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Twenty-one years of alpine firefighting
Falls Creek Fire Brigade is proud to announce 21 years of operations this year.
By Joy Nowakowski, Falls Creek Fire Brigade
The brigade protects Falls Creek village from fires throughout the year and supports other brigades to fight bushfires nearby and further away.
Currently, the brigade has 23 year-round volunteers.
To celebrate its twenty-first birthday, the brigade organised several events in June.
At a formal community event held during the Falls Creek ski season opening weekend, Stuart Smythe, CEO Falls Creek Resort Management, acknowledged the brigade’s achievements.
“All great communities have at their core a group of volunteers whose service to that community usually goes unheralded,” said Mr Smythe. “Community-based volunteer emergency services are essential, and Falls Creek CFA and its members are a key part of that front line and have a tremendous track record of bravery and service.”
District 24 Operation Manager Paul King and long-serving Falls Creek firefighter Rock De Marchi then took part in the official ribbon-cutting to open the 2016 ski season.
The second event was a station open day, where past and current members, Falls Creek visitors and community members visited the station and shared a barbecue.
The alpine pumper and brigade snowmobiles were on display. Falls Creek’s alpine pumper was the first of its kind in Australia, and pumpers used in other ski resorts in Australia are based on this vehicle. It has a pumping capacity of 4,000 litres a minute and has a Perkins turbo diesel engine. Its tracks enable it to access all areas of the village and ski fields.
Brigade members turn out every week of the year to train. Having to leave a warm home mid-winter in temperatures often below 0*C, shows how committed they are to the brigade and the village.
Falls Creek village has been threatened by two major fires, the worst being in 2003 when CFA crews saved the village and the adjoining ski field infrastructure right at the boundaries. Snow-making equipment was used to create a water/fog barrier that helped stop the fire from taking the village. The team that saved the village were considered heroes.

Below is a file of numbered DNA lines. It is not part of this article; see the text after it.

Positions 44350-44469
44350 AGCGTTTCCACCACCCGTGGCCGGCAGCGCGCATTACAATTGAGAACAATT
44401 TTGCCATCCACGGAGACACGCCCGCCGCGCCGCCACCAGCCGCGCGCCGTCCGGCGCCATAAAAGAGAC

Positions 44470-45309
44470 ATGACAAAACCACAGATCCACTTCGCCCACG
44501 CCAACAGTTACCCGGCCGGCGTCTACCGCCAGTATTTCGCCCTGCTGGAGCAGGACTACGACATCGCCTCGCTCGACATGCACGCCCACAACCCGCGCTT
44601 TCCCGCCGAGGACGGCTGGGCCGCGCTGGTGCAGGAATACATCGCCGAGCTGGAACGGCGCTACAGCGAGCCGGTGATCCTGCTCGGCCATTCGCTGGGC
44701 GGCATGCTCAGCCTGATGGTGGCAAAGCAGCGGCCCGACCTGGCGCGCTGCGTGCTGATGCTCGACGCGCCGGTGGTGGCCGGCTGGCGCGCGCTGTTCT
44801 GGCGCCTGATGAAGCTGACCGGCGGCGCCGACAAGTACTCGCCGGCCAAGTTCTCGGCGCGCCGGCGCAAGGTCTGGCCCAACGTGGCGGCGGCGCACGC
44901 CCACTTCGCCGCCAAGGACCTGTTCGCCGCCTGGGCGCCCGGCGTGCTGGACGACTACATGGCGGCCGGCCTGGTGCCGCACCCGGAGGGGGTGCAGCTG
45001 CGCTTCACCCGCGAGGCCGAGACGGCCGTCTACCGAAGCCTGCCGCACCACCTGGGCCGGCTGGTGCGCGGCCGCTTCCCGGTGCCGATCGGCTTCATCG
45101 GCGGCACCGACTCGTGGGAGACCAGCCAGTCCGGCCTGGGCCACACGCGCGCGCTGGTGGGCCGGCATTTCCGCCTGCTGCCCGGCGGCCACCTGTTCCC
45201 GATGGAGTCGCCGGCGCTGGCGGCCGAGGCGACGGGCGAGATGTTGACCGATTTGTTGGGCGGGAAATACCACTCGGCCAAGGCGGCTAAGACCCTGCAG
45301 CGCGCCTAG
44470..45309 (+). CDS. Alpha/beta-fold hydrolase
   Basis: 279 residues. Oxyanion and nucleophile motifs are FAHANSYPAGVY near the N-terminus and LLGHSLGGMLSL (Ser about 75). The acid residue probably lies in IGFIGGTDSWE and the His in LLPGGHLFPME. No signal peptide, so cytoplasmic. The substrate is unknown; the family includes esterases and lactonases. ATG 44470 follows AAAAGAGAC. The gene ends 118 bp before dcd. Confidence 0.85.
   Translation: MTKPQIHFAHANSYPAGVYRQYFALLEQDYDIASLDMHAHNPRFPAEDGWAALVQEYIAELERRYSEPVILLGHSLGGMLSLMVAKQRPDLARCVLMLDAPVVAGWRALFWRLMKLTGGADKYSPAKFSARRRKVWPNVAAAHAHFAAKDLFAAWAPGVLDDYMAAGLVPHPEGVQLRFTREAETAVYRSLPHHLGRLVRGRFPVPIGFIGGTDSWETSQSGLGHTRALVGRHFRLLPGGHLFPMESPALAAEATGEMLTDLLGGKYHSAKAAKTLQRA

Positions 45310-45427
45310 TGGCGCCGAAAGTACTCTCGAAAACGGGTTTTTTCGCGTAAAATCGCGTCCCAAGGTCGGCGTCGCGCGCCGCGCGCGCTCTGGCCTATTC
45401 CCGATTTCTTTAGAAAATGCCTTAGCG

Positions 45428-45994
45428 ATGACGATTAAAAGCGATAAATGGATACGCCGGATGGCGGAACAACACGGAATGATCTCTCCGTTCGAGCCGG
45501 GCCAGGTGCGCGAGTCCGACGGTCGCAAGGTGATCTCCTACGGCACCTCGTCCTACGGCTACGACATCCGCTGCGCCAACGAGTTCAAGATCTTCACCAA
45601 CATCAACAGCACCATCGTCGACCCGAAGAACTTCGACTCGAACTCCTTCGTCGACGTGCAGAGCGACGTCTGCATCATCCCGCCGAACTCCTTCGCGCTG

Support for fighting fires at Falls Creek dates back to 1956 when the State Electricity Commission of Victoria (SECV) was building hydroelectric facilities in the area. But this support came from Mount Beauty, 30km away down the mountain. Falls Creek locals were concerned by this, so used six available hydrants and a canvas hose to fight any fires on the mountain.
Orry Frueauf, a lodge owner at Falls Creek at that time, said alpine fire fighting was difficult.
“Equipment would rot easily or be used by builders to make concrete during summer, covering the hoses in cement and in turn rendering them useless for the winter season,” Mr Frueauf said.
In 1964 the SECV gave the village a trailer which could be used with both wheels and skis for summer and winter operations. But this trailer only lasted two years. In the early 1970s, the village was given a 2,000-gallon Ford Blitz 4x4 truck, and additional equipment was quickly acquired by the village including a new locally-constructed trailer with a pumper unit.
In the 1990s, a change in land status meant the Falls Creek area became the responsibility of CFA. This status was formalised in 1995 by a public meeting that formed Falls Creek Fire Brigade.
Congratulations to Falls Creek brigade members who volunteer their time. They provide an essential service for local residents and the many thousands of people who visit this beautiful mountain.
In teh group photo, from left to right: Operations Officer Mark Owens, Gary Thornley, Kristy McGrail, Jamie Jansen, Joy Nowakowski, Jayne Behrendorff, Rock De Marchi and Operations Manager Paul King